Continue until you arrive at a smaller suspension bridge on your left, cross this for a good shaded picnic spot.
From here you can take the path to the left and head back to Monachil. The wide stony path snakes upwards to a makeshift gate (which looks like a fence) as you climb higher you get amazing views of the gorge.
The path descends briefly until you will see a wooden signpost. Here look carefully for a narrow track opposite (not signposted). Continue onto this track, as you walk this narrow track you will see a ruin ahead. The track will eventually take you below the ruin for more superb views of the gorge below.
Follow the track which climbs then descends again. If you have parked in the Puntarron car park you may be able to see your car, you will follow the track until it joins the road. Another wooden signpost marks the spot where the track meets the road. Follow the road past some houses and back to the car park (Approx 5km)
Alternatively, if you want a longer walk, do not cross over the smaller suspension bridge, continue to walk away from Monachil until you see a waterfall on your left. Now turn back towards Monachil by crossing a small bridge. The path then leads up hill and has rope rails and continues up to a makeshift gate.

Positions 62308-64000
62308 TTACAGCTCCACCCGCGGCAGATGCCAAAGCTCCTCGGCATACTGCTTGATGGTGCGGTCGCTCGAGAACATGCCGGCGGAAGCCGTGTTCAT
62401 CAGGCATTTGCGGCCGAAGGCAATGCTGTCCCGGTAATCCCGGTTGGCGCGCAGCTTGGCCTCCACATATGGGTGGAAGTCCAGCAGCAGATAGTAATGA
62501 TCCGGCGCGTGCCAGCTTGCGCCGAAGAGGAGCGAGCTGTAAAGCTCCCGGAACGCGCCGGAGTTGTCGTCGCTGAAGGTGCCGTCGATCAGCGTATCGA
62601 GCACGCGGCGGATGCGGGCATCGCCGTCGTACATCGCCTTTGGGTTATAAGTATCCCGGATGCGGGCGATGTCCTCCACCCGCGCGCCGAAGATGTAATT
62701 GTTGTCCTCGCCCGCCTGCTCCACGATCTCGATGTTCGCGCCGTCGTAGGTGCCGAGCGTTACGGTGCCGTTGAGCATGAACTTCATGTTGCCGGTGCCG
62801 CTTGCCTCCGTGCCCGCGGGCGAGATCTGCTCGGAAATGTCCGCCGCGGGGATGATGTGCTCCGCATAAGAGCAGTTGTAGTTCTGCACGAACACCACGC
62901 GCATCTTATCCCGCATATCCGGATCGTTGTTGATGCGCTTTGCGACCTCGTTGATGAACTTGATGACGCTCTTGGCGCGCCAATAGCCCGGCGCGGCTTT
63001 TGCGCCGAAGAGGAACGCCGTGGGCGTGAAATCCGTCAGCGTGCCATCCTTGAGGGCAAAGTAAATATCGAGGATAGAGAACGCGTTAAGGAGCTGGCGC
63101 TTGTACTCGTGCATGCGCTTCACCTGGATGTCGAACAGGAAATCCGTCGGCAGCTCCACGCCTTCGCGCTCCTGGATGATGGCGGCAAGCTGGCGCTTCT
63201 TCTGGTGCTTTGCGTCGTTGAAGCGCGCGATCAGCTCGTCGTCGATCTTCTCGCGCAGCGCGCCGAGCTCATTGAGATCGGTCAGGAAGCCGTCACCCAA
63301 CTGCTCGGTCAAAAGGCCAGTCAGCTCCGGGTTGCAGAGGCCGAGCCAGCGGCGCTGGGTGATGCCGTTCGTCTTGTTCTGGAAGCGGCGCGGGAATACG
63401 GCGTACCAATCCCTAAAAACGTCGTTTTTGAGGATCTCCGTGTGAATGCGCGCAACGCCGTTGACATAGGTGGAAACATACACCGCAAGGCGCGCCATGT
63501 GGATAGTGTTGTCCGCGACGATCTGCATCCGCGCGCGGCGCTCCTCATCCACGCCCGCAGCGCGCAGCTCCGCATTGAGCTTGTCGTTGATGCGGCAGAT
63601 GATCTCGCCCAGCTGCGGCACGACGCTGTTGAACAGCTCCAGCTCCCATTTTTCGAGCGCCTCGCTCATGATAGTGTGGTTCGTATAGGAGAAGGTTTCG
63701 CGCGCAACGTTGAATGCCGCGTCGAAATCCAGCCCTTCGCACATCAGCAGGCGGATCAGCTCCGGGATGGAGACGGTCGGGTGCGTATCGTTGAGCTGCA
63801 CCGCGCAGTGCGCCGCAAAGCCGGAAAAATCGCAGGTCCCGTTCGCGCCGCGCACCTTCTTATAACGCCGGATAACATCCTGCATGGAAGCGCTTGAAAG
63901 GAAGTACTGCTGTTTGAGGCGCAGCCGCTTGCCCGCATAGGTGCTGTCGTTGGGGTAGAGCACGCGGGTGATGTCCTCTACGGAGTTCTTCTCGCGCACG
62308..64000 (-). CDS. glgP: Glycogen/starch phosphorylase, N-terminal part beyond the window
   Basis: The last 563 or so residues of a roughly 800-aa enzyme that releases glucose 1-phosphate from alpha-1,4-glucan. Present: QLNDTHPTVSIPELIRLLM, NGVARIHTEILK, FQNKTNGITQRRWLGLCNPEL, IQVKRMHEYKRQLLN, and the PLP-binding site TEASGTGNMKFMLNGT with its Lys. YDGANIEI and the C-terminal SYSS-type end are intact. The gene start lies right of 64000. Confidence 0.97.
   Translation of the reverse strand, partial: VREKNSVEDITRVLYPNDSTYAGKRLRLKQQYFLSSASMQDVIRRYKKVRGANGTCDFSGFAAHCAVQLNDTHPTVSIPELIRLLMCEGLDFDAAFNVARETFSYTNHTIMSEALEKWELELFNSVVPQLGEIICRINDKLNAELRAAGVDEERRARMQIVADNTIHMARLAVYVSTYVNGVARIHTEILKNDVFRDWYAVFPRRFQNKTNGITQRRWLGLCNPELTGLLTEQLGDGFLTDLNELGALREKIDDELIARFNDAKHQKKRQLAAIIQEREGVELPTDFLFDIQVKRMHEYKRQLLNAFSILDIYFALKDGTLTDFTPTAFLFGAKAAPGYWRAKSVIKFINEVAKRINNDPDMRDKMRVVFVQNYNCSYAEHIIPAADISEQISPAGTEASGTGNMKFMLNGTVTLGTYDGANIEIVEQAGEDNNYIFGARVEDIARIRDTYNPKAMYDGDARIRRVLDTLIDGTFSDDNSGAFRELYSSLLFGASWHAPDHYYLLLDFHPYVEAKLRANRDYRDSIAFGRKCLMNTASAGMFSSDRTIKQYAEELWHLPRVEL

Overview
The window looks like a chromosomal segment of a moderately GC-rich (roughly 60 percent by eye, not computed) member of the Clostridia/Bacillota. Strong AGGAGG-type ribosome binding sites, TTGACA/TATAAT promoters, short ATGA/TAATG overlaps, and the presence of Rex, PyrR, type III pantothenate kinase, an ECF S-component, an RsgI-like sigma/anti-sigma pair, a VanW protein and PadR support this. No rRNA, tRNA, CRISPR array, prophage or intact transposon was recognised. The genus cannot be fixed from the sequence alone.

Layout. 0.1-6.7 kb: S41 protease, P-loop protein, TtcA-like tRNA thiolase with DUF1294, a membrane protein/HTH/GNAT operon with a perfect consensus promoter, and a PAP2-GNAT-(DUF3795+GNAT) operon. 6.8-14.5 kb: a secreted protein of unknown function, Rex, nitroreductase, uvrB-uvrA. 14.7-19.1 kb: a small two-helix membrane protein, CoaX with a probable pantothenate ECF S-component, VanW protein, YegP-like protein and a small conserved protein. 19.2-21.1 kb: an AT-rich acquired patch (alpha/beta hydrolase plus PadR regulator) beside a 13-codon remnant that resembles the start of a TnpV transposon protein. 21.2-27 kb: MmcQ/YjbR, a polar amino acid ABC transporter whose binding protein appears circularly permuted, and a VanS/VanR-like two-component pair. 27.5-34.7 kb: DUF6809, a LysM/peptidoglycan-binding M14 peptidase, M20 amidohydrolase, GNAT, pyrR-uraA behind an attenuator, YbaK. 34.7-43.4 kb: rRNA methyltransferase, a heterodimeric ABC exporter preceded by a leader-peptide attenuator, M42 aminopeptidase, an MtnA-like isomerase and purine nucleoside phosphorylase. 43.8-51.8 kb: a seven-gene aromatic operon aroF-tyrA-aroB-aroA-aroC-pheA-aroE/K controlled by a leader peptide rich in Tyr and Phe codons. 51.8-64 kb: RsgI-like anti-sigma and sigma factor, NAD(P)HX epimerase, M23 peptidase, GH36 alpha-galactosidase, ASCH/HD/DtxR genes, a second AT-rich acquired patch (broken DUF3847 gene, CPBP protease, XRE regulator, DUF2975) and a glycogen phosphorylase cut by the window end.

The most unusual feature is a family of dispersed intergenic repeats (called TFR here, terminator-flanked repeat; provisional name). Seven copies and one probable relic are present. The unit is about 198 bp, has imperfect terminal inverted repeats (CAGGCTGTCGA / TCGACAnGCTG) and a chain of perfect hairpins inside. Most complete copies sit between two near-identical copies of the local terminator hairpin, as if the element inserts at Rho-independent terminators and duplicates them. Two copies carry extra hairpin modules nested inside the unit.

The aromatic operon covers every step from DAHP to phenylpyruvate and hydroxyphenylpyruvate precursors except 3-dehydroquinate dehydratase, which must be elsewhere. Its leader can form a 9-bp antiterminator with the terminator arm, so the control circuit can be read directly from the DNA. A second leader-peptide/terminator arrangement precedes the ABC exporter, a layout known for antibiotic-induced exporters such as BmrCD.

The path will eventually descend to a wooden signpost. Turn right at the signpost and follow the path up hill. At the top you will see an orchard and the path will descend until you meet the road, follow the road back to the car park (Approx 8km).
At the end of the walk, to quench our thirst we popped into the Puntarron restaurant. Huge plates of rustic food were passing our noses which looked great….but then there it was, could it be true? Ale. Not cerveza, Ale in Spain? I had to try some. I don’t think I imagined this after a long hot walk, but the Ale was amazing. Made with water from the Sierra Nevada and brewed locally in Monachil.
Los Cahorros is a great area to explore, relatively unknown and until recently used more by climbers. However, it is gaining in popularity; if you go on a weekend or a holiday expect to queue for the large suspension bridge. On our first trip here, a bank holiday Monday, we had an hours wait to cross the bridge!
The second visit, no wait at all. However busy the bridge may be, once through the gorge path and up into the hills, you rarely see anyone. Do remember to take plenty of food and water with you on this walk as once you are through the gorge there is nowhere to go get supplies and the worst thing you can do on a walk with children is run out of food and drink! Oh and suncream, whereas it’s relatively sheltered in the gorge, it is probably best to avoid a longer walk in Los Cahorros during the sweltering Spanish summer. There are also points in the gorge walk where you have to bend, crawl and climb down rocks so you have to be reasonably mobile and not too scared of heights! If you are visiting Granada and love the countryside, Los Cahorros ticks all the boxes for a fascinating day out.